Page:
Tuesday, 15. January 2013

A New Way of Assessing our Economies: The Prosperity Quintet

Economic growth is not tantamount to prosperity even though politicians and economists use these terms as synonyms. On a global scale, economists measure economic growth exclusively on the basis of gross domestic product, but in doing so, many other factors that contribute to the welfare and prosperity of a country are ignored. Therefore, more specific alternatives for assessing our economies are needed. So far there has been no indicator of prosperity that has been truly successful. For this reason, social scientist Meinhard Miegel presents five indicators for measuring prosperity, including GDP.

Professor Meinhard Miegel is an expert of the German Bundestag committee Wachstum, Wohlstand und Lebensqualität  (growth, prosperity and quality of life). He is the co-founder of the Denkwerk Zukunft foundation, which aims towards the renewal of Western culture. The motto of this foundation is “the West should serve anew as an example for the future and for other cultures”. Clearly, the foundation aims to find new definitions and measuring instruments for terms like economic growth and prosperity. For many years, Miegel and others have been working on how to measure economic growth while considering quality of life.

Now they have come up with a new approach: the prosperity quintet. In Berlin, on 7 February 2012, Professor Dr. Meinhard Miegel and Stefanie Wahl, the foundation’s managing director, introduced a model consisting of five prosperity indicators.

Miegel and his team have added a debt rate to the four economic and ecological measuring instruments presented in 2010. As before, the prosperity quintet contains per capita GDP as a measuring instrument for a country’s economic performance, the 80/20 ratio (relation of the disposable income of the population’s strongest fifth to the weakest fifth in economic terms), the social exclusion rate (part of the population that feels excluded) and the ecological footprint in relation to the global bio capacity (the domestic consumption of natural resources compared to the ecological capacity of the earth).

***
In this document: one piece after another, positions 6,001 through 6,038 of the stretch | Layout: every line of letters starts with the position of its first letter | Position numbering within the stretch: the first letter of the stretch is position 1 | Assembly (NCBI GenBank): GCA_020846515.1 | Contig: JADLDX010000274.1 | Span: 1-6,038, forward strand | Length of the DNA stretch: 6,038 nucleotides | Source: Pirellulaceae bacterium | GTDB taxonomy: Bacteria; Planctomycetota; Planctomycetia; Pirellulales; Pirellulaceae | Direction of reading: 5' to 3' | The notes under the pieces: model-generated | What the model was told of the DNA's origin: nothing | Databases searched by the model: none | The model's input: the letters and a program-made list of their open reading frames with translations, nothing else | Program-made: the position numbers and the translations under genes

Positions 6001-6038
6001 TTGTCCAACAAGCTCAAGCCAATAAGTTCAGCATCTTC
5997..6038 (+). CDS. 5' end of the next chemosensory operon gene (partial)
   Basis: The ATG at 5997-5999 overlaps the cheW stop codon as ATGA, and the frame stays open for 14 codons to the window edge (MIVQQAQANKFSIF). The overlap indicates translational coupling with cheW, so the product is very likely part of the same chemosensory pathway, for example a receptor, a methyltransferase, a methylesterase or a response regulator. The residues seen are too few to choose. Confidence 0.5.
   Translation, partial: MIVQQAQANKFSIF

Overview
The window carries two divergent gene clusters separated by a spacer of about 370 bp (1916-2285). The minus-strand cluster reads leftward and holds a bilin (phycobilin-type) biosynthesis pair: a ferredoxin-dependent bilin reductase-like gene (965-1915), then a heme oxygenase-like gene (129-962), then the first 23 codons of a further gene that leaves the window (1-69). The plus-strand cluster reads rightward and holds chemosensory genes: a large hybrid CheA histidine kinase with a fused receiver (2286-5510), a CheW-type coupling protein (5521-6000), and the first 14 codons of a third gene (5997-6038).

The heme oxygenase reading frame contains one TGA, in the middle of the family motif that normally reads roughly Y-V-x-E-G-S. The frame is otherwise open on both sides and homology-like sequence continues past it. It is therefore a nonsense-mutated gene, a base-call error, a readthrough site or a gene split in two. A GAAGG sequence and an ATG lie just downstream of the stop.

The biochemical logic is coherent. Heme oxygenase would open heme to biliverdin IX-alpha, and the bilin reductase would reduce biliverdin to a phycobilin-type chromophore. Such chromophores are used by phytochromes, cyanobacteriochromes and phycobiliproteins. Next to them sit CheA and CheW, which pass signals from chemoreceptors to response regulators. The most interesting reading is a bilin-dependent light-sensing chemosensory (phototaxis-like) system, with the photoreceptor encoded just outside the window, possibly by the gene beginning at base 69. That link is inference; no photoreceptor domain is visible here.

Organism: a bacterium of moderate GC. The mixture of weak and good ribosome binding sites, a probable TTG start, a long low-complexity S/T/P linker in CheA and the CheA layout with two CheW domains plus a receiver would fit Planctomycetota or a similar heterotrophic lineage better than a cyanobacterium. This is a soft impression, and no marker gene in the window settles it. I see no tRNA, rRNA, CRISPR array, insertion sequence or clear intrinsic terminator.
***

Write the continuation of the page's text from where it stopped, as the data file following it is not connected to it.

By adding the debt rate (total debt in relation to the GDP) as a measuring instrument for future viability, the research group of the Denkwerk Zukunft foundation has expanded their earlier model consisting of four indicators into a prosperity quintet. Its aim is to make even clearer than before what the future will look like if countries continue doing business as usual in order to gain ever greater material wealth.

The founders of the prosperity quintet hope that their model is easy to understand so that it will be widely applied and will eventually replace GDP as the only indicator of prosperity. In fact, there have already been models with alternative indicators that measure prosperity even more precisely, but these models are too complex and difficult to apply. Therefore, the prosperity quintet has very good chances to win out over them.

The five indicators of the prosperity quintet show us quite plainly how much the usual way of doing business exploits our environment, society and future. Moreover, the quintet reveals that the increase of prosperity may soon turn into a decrease of prosperity. Every country of the EU has an ecological footprint that is far higher than ecological capacity. Furthermore, the economic growth of half of the members of the EU is based on making new debts that exceed the Maastricht limit.

If you measure, for example, Germany’s prosperity according to the criteria of the prosperity quintet, you get significantly unfavourable results. Even though the economic power is above average, the 80/20 ratio and the social exclusion rate are below average. An ecological footprint that is far too high and a debt rate that is above average is the price Germany pays for its material prosperity.

In order to increase prosperity in the sense of the quintet, the Denkwerk Zukunft foundation suggests implementing strict budgetary discipline and getting by with what the economy of a country offers. However, it is not clear whether this suggestion means having to continue with deregulation, less state intervention and privatisation or having to refrain from building projects that are both economically and ecologically senseless. We would like to add that the public authorities are also accountable for income levels and income distribution.

The entire memorandum of the prosperity quintet is available on www.wohlstandsquintett.de.

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